Some days, it’s fun just to sit back and watch the back and forth as rumors flare to life, only to be snuffed out by the company in question. But sometimes, even that isn’t enough to put out the fire, which is the case with The Daily’s report this morning on an iPad version of Microsoft Office, which Redmond kinda, sorta denies the existence of -- but our readers are probably smart enough to see through that. Catch up on all the details (and plenty more) with our recap for Tuesday, February 21, 2012.
Although the screen resolution of the next iPad continues to be the subject of much debate, a new batch of photos from a Chinese repair shop appear to show that the iPad 2 display will, at the very least, be thinner and lighter than the original model.
Apple’s first quarter fiscal year 2011 financial results conference call didn’t feature many surprises, but one tidbit from COO Tim Cook alluded to a $3.9 billion investment in “long-term commitments with three companies,” which many are speculating could be the LCD displays used in the company’s mobile products.
So um, remember how it was possibly thought that the upcoming iPad 2 might possibly use an AMOLED display? According to Digitimes, not so much. Apple has ordered the back light units for the next edition of the magical device, and they will reportedly be used in conjunction with LCD displays built by LG and Chimei Innolux.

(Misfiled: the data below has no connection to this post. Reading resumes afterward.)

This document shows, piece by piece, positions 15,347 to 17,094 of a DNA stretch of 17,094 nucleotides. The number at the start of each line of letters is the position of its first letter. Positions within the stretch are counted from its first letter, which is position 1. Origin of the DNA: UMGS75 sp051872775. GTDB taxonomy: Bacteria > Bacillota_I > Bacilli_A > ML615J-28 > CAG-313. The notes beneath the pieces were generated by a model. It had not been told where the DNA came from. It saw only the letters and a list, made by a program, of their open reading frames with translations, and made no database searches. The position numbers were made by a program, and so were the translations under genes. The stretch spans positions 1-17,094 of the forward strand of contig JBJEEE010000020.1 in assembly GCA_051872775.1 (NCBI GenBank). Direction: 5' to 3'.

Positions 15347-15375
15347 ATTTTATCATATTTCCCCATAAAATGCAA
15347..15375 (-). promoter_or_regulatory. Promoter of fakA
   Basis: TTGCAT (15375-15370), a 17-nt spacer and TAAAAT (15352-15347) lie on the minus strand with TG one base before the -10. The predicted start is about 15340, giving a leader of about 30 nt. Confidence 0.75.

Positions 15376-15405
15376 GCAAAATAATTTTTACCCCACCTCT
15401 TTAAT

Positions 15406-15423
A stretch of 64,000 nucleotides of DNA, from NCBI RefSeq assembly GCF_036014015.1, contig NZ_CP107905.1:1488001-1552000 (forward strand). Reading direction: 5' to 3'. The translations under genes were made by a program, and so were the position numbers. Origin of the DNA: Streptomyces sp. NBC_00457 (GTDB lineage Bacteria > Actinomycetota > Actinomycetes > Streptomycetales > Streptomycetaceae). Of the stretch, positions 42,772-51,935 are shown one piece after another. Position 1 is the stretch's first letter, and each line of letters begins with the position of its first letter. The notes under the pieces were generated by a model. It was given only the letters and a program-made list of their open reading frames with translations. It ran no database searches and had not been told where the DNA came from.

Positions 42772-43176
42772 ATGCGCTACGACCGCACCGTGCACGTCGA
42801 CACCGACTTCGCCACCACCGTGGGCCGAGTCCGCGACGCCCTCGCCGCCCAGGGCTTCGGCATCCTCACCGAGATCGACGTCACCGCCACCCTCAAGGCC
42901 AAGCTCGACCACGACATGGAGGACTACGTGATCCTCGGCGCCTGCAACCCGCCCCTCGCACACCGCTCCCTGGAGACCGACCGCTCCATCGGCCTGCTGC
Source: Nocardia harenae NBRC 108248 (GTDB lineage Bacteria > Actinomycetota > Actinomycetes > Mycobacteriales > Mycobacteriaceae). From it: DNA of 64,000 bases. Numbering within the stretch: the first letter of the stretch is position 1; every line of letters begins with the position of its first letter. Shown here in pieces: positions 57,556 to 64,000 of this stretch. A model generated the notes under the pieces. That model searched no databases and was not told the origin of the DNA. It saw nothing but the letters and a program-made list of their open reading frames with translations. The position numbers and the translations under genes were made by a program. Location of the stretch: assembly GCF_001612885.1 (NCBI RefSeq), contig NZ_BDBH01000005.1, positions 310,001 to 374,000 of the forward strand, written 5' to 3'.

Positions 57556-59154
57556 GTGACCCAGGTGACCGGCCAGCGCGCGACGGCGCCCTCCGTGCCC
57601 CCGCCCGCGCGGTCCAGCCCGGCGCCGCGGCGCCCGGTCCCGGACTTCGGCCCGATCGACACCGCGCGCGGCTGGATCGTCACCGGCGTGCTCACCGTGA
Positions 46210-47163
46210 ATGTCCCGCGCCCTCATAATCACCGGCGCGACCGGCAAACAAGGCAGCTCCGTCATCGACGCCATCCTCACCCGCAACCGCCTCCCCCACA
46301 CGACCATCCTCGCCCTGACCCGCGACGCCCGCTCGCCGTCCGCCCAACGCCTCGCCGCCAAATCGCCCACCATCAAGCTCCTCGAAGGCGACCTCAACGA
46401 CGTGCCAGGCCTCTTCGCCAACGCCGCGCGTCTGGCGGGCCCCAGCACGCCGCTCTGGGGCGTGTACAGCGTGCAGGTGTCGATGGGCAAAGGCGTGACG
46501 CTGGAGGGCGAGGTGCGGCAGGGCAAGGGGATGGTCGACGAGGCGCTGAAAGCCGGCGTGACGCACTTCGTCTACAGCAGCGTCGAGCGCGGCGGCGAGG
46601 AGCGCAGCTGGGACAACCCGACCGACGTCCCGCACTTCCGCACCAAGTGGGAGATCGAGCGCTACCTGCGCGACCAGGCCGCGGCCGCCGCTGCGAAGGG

You love your smartphone and the satisfaction that it brings you when you can watch movies on the go and video chat, one-on-one, with your loved ones half way around the world. Whether you're sporting an Android handset or one of Apple's iPhones, you wouldn't be able to do all the things you do without that display you stare into each day. Like our computer monitors and television sets, the smartphone is another extension of technology that’s evolving at a rapid pace. The science behind all of those LCD and OLED displays are what really set each mobile phone apart from each other, but to the average consumer, what do those displays really mean? Like our other gadgets and entertainment portals, smartphones come in all shapes and sizes, but each one displays photos, your Twitter feed and your text messages on a different kind of display. You can see the difference, but can you really tell what’s what?
Dr. Raymond M. Soneira, president of DisplayMate Technologies, is also a research scientist. He wanted to put a stop to the vague reviews of displays and add another level of After considerable testing and extensive scientific lab measurements, Dr. Soneira has managed to put together a thorough comparison of the most widely used cell phone displays available on the market. He took the display data of Google’s Nexus One (manufactured by HTC), the Samsung Galaxy S, Apple's iPhone 4 and 3GS, and the Motorola Droid and pitted them against each other to discover the differences between each display, and the true meaning behind OLED and LCD. Read on to get a quick, Mac|Life Cliff Notes version of his study, and follow the link (here and at the end of the article) to check out his detailed charts, organized by category, to find out why the pixel count and display resolutions really set these smartphones apart.
I have a MacBook Pro that I accidently picked up one day with my thumb on the screen, cracking the LCD. Is there a reliable company who can fix this, or do you folks know a solution? I heard that the Apple Store charges $800 to fix the screen. I might as well go out and buy a new computer if it costs that much.